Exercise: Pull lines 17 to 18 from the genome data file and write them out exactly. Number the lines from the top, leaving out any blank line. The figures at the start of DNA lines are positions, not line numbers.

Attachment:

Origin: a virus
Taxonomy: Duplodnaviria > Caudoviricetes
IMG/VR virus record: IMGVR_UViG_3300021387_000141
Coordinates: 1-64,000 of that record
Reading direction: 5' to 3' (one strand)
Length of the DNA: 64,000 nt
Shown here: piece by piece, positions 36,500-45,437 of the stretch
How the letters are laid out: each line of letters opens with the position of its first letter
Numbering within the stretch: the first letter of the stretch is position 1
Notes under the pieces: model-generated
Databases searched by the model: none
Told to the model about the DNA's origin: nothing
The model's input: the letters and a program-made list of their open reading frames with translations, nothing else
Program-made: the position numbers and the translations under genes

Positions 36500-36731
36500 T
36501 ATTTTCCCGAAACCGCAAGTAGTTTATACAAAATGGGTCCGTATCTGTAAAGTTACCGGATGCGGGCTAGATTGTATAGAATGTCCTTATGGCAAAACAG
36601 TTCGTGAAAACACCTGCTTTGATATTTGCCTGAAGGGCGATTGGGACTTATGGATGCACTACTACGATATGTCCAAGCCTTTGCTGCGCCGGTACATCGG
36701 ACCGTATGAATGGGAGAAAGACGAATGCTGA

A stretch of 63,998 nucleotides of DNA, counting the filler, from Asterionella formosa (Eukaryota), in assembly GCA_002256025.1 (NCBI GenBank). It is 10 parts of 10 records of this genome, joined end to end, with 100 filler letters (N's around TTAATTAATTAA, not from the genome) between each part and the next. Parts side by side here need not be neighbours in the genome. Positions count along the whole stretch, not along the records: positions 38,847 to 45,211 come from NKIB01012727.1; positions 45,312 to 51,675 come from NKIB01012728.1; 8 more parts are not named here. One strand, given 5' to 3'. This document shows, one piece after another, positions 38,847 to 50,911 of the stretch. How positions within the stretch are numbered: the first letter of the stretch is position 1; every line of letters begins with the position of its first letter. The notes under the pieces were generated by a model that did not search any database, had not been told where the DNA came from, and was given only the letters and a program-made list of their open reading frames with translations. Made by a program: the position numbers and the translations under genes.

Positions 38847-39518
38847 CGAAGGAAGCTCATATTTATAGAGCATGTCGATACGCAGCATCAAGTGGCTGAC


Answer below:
36501 ATTTTCCCGAAACCGCAAGTAGTTTATACAAAATGGGTCCGTATCTGTAAAGTTACCGGATGCGGGCTAGATTGTATAGAATGTCCTTATGGCAAAACAG
36601 TTCGTGAAAACACCTGCTTTGATATTTGCCTGAAGGGCGATTGGGACTTATGGATGCACTACTACGATATGTCCAAGCCTTTGCTGCGCCGGTACATCGG